My quest lasted six months. During that time I returned home once - for two weeks over Christmas and that particular Christmas was the last Christmas I spent at home with my family and friends since moving to Ireland - my current job is to blame but not for much longer.


18-year-old me was overwhelmed with trying to find a job in Dublin and living in a hostel for three months, sharing my room with 15 other people who were coming and going, rapidly turned into a nightmare. There is only so much lack of privacy a gal can take before too much is too much. Stephen's Green Park pretty soon became my sanctuary and I escaped there whenever I was not looking for a job or a room to rent together with a friend. The day we found a place to live, we bought a bottle of bubbly and had a 'mad' party in our new room. You cannot imagine my excitement. My own room, only one room mate with me in the room, my own television, my own wardrobe and night stand. I considered being able to hang up my clothes in my new wardrobe a luxury beyond belief. The suitcase got banned to a place where I wouldn't be forced to look at it until I actually needed it. I had my own bathroom with a proper shower and hot water. A kitchen with a fridge and a proper cabinet to store food instead of a labelled plastic bag. A washing machine and a little back garden. It was heaven, it was luxury. Back then I was easily impressed...


Finding our own place after such a long time in a hostel was my first success for around that time I was contemplating on returning to Germany, finding a job proved to be quite a challenge. That all changed when I got what I now consider a lousy job in a hotel. I worked as a maid, getting up at five every morning. It took me two hours to get to work and by the time I returned home (after 5pm) I was fit for bed. I didn't stick with the job for long and eventually I quite and found my current job. I celebrate I went all out and took my friend on a fancy 'date' to celebrate. To say I was excited was an understatement. All the hard work had paid off...I had a job, I finally had a job. A proper job - my dad was the first person who got the news and his support meant the world to me.


The moment I signed my contract all my worries and some very unpleasant memories of unpleasant encounters evaporated into thin air - never to be seen again. I got bolt, I went shopping for some new clothes in preparation for my job, then got incredibly worried, thinking I wouldn't be good enough for the job and they'd kick me out before the end of my first day...I worked myself into such a state that I ended up fleeing to Stephen's Green Park and hiding in a corner. I munched on a bar of chocolate and listened to my best friend telling me what a moron I was for daring to think I wasn't good enough. I of course felt better when I put down the phone - there is no better person to get you back on track than your best friend. I felt ready to take on the world but instead I settled for sitting on Malahide beach to watch the sunset...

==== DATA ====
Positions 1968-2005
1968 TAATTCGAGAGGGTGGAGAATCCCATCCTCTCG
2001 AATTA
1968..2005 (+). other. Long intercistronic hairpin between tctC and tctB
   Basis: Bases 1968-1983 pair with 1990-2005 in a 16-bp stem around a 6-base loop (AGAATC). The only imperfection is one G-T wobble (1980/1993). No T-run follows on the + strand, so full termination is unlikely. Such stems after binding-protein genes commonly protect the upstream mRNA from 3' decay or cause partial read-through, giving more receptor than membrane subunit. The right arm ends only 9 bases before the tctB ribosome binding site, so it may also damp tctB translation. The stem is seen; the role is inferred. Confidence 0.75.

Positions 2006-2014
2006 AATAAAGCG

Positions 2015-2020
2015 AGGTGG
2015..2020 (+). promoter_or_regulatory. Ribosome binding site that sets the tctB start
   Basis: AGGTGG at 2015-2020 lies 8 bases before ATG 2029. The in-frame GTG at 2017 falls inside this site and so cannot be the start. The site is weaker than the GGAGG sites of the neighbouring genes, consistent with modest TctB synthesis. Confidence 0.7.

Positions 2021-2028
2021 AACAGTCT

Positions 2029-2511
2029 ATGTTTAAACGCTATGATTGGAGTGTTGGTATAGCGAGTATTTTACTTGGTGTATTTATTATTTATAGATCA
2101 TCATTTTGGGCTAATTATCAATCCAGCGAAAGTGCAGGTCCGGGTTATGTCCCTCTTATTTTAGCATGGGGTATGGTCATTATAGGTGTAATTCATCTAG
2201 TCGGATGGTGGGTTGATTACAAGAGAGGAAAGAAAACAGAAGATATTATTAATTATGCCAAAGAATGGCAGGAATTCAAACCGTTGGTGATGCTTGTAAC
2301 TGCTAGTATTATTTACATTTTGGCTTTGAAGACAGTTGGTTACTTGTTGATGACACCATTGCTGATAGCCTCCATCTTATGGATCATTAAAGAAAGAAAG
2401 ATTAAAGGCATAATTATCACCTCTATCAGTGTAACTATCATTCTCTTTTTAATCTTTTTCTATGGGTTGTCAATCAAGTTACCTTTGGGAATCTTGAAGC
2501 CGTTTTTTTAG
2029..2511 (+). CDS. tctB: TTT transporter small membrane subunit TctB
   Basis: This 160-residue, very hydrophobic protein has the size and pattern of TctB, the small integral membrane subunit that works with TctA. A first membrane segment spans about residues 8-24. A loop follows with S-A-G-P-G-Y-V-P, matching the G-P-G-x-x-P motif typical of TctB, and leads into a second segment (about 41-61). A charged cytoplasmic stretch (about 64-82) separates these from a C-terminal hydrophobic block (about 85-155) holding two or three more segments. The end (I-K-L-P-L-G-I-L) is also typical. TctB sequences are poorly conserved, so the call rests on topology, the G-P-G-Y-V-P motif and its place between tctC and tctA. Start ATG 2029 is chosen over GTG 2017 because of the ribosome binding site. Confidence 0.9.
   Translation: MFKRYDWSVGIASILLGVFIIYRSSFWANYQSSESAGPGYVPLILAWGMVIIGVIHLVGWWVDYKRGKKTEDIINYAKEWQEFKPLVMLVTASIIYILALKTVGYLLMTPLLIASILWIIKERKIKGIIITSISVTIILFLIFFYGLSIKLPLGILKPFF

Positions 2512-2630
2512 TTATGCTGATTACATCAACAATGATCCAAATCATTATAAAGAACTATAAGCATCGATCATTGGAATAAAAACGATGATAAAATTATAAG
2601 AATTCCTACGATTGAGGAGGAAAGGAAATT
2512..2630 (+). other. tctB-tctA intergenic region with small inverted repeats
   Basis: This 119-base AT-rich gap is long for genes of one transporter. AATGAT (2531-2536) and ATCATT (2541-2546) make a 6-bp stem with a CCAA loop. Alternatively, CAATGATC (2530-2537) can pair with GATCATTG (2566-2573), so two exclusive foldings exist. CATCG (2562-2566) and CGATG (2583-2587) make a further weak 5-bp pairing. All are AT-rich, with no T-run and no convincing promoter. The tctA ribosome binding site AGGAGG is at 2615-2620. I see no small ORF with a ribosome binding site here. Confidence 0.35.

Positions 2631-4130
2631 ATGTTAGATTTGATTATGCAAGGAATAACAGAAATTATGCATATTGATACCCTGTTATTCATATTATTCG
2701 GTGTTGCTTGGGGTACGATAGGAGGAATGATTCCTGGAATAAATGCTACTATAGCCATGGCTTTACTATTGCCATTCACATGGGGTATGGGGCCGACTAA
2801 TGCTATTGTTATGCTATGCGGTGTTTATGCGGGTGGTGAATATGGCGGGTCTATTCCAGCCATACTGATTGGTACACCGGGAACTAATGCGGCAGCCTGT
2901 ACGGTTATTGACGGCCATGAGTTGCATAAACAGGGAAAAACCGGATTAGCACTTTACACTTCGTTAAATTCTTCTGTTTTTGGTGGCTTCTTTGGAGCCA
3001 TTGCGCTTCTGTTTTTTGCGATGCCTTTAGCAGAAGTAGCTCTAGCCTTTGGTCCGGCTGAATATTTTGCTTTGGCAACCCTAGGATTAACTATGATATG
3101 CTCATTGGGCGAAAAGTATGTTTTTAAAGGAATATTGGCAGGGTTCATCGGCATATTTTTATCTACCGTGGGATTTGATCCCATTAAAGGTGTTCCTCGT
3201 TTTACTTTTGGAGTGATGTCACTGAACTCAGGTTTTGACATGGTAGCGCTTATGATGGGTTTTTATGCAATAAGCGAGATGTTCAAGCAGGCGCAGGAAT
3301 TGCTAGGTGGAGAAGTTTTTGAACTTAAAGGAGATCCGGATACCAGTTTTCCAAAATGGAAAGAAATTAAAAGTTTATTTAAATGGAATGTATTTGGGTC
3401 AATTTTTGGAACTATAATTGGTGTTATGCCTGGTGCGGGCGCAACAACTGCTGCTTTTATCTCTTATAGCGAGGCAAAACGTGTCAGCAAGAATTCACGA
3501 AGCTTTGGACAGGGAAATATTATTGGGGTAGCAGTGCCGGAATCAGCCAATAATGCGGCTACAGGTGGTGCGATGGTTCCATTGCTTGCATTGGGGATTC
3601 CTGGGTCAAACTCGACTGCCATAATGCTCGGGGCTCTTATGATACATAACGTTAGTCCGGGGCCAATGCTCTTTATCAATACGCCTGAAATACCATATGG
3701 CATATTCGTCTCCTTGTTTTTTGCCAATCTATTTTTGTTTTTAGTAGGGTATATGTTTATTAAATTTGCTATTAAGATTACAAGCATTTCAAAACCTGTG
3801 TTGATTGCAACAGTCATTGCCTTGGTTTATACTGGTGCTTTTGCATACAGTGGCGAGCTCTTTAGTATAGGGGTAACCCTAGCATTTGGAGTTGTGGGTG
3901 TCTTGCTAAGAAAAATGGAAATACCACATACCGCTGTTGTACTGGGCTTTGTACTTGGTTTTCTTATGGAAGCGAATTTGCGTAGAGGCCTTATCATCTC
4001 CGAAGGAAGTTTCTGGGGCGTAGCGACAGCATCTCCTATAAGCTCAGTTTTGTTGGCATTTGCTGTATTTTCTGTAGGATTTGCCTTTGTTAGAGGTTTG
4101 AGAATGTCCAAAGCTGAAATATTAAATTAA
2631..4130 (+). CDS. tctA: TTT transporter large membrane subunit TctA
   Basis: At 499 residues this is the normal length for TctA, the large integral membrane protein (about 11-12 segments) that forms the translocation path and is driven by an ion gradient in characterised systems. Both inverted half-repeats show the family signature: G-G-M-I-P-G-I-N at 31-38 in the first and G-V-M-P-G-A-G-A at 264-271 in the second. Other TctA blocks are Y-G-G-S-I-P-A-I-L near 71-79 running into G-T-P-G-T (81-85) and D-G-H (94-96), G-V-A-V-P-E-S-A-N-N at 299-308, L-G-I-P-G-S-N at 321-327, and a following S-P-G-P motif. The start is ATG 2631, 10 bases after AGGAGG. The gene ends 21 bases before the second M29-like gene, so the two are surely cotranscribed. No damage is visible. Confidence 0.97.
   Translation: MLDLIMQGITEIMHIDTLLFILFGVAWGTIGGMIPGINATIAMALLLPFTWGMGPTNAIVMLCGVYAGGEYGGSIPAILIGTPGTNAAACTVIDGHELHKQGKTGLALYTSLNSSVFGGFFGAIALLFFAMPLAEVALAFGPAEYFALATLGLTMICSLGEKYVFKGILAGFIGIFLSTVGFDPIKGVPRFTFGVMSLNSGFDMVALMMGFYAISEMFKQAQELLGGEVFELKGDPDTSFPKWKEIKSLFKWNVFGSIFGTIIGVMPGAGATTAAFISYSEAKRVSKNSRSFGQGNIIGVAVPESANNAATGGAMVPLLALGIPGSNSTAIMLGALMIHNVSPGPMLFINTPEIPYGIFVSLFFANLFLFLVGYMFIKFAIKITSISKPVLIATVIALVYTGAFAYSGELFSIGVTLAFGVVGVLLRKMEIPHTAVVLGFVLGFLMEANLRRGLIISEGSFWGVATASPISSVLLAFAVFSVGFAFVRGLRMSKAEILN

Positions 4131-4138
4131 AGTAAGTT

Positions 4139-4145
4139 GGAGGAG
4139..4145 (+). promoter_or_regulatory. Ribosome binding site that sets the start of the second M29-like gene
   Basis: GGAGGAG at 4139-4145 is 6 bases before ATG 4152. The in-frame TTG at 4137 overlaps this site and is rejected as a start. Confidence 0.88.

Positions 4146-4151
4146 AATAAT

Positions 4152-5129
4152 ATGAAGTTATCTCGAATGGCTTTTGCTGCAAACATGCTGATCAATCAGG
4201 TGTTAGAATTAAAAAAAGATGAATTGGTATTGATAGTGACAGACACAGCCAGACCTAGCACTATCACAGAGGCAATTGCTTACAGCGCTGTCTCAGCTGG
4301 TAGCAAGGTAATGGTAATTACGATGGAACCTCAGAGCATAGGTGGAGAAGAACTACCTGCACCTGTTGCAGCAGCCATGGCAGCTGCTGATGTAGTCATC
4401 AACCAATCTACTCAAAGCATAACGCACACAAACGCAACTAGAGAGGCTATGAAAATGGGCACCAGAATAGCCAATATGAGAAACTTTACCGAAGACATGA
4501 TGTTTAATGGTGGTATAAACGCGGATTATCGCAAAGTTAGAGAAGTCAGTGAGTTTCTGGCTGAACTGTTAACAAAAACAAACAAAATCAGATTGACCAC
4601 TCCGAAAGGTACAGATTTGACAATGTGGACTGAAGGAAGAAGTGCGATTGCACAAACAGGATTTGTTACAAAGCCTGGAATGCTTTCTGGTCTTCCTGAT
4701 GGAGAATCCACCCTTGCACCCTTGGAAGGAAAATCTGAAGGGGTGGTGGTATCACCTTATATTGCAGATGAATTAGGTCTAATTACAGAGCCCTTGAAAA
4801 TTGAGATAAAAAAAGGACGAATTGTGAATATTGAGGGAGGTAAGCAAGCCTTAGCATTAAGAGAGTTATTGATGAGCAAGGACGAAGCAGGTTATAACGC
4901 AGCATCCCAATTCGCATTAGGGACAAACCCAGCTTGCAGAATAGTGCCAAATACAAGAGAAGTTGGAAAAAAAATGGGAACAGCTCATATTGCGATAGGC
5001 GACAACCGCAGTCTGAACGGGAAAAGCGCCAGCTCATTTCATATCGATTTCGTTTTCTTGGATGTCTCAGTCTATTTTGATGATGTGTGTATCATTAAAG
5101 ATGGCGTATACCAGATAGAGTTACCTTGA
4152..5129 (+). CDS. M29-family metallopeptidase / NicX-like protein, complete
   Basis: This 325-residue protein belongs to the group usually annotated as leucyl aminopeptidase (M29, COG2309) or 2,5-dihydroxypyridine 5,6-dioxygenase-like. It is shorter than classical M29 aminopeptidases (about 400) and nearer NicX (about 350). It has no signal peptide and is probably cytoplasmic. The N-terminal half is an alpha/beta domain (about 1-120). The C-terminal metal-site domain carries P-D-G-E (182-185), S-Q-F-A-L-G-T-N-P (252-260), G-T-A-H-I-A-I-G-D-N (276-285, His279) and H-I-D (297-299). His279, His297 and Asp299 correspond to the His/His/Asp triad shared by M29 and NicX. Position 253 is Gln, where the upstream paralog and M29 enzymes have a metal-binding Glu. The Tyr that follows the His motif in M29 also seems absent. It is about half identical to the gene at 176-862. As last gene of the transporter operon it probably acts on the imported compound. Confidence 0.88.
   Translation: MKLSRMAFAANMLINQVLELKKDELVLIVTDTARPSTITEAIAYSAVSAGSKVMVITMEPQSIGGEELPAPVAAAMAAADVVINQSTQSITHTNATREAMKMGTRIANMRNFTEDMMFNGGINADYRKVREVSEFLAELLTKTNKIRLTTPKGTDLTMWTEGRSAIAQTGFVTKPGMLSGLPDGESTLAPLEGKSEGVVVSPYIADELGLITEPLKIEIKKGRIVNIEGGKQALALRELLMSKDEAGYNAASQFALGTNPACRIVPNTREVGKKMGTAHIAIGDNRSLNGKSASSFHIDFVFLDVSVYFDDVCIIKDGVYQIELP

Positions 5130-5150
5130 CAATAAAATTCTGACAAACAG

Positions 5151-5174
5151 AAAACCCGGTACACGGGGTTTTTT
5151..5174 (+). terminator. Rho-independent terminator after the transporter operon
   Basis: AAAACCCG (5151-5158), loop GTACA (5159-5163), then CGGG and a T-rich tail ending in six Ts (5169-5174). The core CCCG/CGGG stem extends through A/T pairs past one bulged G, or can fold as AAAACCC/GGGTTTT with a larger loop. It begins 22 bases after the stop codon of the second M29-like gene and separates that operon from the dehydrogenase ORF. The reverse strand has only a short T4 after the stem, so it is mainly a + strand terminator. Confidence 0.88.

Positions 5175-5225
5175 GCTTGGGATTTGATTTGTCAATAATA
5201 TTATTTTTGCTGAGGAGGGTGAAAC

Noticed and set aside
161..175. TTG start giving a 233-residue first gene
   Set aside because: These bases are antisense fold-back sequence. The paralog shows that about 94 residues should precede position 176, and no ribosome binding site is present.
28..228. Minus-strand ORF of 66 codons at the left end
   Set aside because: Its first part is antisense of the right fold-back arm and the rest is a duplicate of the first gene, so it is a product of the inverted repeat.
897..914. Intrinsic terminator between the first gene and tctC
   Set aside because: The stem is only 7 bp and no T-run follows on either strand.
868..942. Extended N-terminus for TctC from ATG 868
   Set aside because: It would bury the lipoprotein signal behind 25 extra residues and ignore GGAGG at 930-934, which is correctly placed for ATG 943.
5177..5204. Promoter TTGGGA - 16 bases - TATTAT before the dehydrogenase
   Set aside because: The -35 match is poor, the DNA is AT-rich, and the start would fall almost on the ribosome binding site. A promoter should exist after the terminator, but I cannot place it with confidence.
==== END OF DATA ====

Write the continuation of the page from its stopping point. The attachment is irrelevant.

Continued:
Here are some observations/discoveries/experiences I made in my first few months of living in Dublin:
  • the majority of Irish people are incredibly friendly
  • there is no such thing as a 'moving house' surcharge when booking a taxi to take you from your former hostel to your new house however taxi drivers do have some awesome stories to tell
  • it is possible to feel like you were born in Dublin after a mere three days
  • the first clothing item I ever bought in Ireland was a leather belt and yes I still have it
  • it is entirely possibly to spend every afternoon sat at the window of your favourite café (Bewley's Café), watching the world go by
  • Dublin Bus cannot be trusted
  • working as a maid in a hotel sucks even if you're working in a five star hotel
  • Sunday brunch in Stephen's Green truly is a treat
  • there are disrespectful drivers who will drench you while you're walking from the Four Courts to O'Connell Bridge in the pouring rain
  • blokes (men) are not to be trusted
  • it is advisable to wear up to 15 layers when watching the parade on St Patrick's Day
  • do not lean close and whisper into your friend's ear in the middle of a hostel's kitchen, the lads on the other side of the room will misinterpret what they have seen and when asked they will tell everyone they saw two girls snogging
  • it is possible to walk from Dublin 1 (The O2 Arena near the Port) to Dublin 4 (Southside) to Dublin 5 (Northside) but it will take you more than four hours. You'll get home at the crack of dawn, thirsty and knackered
  • wear a lucky Irish shirt from Carrolls for you may find 50 euro on the street
  • you're either Southside or Northside but both doesn't work
  • you can convert from Northside to Southside but not many people do it the other way around
  • they just don't do them cocktails in Ireland like they do them back home
  • bread tastes better at home
  • you feel like a dork when everyone thanks the bus driver when they get off and you cop on too late
  • you're everyone's 'love' or 'darling'
  • there are places in Dublin where you just don't order Guinness
  • you may be forced to show your passport to prove you're not from Australia
  • The guards at the GPO may also be referred to as the IIC (Irish Information Centre) for everyone asks them for directions
  • A traffic cop on O'Connell Bridge is more entertaining than cinema will ever be
  • The Gardai uniform is H.O.T.